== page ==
The IT bug, the promise of more moolah, and more pleasant working conditions meant a switch in career, and I drifted into the world of Quality (ISO, CMM®, CMMI®, etc). In early 2001, my organization took up People CMM® implementation (post CMM® ML5). Since I was a part of the SEPG, I was drafted into the task force on People CMM® (not necessarily with my consent!) – and that was my first brush with this HCM model. My stint in QAI since the past 6 years has provided me the opportunity to pursue interests around HCM practices (in addition to Software Process Improvement and Project Management). With mentoring from more experienced colleagues, I have delivered on People CMM® and other HR enga gements for multiple clients across software, BPO, manufacturing, banking, and consulting industry segments.

When I reflect back on my career, the journey has been exciting with its fair share of thrills (experiencing different cultures in different countries, abiding friendships with folk in my client organizations) and anxieties (lost luggage, delayed flights and running into the training hall to face exasperated participants, contributing to increase in hotel occupancy rates and dealing with the associated repercussions of work-life imbalances :-)).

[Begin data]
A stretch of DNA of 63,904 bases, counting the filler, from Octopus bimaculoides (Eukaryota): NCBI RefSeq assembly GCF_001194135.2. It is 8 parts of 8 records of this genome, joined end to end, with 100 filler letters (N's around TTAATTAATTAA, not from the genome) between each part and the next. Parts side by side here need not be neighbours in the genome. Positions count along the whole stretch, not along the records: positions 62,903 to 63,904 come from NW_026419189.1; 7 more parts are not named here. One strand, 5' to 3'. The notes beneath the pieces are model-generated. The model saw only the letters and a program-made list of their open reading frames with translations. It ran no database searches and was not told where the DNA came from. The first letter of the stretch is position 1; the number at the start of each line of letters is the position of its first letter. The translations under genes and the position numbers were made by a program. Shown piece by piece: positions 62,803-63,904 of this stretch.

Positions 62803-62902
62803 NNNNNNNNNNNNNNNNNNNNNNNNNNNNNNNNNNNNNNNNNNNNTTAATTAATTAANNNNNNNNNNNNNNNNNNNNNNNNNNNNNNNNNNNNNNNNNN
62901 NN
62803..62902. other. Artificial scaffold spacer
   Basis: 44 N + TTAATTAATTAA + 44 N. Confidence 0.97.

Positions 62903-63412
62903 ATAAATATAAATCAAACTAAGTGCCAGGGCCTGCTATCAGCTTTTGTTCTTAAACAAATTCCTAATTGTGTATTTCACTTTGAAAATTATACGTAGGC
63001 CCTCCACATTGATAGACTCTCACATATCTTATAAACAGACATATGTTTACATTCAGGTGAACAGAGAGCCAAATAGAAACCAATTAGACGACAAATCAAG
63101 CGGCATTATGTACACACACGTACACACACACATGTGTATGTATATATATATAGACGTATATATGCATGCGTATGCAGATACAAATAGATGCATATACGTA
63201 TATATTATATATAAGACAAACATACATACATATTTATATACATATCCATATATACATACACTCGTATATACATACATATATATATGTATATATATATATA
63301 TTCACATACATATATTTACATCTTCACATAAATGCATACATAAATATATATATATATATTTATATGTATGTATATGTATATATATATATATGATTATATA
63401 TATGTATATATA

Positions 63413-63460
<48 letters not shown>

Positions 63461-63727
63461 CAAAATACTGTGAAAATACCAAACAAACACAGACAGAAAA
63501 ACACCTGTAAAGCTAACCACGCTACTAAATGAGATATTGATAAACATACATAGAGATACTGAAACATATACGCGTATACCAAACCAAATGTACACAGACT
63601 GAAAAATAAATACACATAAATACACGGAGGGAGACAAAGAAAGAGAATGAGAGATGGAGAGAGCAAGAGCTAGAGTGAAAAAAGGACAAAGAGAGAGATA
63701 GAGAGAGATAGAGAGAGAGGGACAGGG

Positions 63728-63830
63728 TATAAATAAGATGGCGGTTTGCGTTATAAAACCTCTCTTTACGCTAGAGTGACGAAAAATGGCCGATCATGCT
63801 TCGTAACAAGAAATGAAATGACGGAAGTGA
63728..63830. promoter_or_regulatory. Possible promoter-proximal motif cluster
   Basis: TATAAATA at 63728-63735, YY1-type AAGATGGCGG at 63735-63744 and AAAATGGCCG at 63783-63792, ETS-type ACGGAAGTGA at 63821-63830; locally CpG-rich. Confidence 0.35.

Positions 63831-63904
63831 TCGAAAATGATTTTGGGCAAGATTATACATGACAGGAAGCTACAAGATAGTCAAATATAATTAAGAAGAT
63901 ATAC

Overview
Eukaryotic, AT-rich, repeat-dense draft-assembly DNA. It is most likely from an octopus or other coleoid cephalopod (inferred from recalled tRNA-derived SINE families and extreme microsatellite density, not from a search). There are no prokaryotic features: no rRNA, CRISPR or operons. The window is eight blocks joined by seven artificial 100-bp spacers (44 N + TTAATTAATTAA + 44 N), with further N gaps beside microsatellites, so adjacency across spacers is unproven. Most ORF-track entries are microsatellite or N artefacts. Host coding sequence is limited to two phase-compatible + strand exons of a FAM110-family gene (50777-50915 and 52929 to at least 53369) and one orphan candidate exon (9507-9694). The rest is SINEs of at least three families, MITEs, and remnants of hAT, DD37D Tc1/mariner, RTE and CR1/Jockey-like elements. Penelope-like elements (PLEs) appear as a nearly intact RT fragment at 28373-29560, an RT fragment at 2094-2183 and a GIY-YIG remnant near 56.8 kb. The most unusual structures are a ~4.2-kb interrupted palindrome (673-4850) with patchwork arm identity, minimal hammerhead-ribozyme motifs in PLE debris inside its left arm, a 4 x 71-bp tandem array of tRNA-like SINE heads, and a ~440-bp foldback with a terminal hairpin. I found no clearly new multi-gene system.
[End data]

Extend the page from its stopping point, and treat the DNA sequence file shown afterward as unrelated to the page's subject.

Q: In the HCM space, what kind of consulting do you do?

Well, I provide “end-to-end consulting” on People CMM® (classic consulting jargon :-)).

To put it simply, I conduct an assessment of the client’s current systems and processes to do an initial benchmarking with respect to People CMM® Level x (2, 3, 4, or 5) and draw out the roadmap for actions to be taken.

I also support the clients in redesigning and streamlining their HR systems, conduct implementation checks and audits, and provide training  on different themes to help them reach various milestones of the People CMM® journey.

And then there are clients with whom I have been involved in focused improvement projects around building competency frameworks, designing assessment methodologies, conducting HR process audits, and setting up performance management systems using Balanced Score Cards and HR Score Cards.

Q: What industries have you consulted on People CMM®?        

Most of my clients have been from the IT industry. However, in the last few years, I have also gained some insight into people practices and challenges in other industries like manufacturing, banking and insurance through the People CMM® engagements.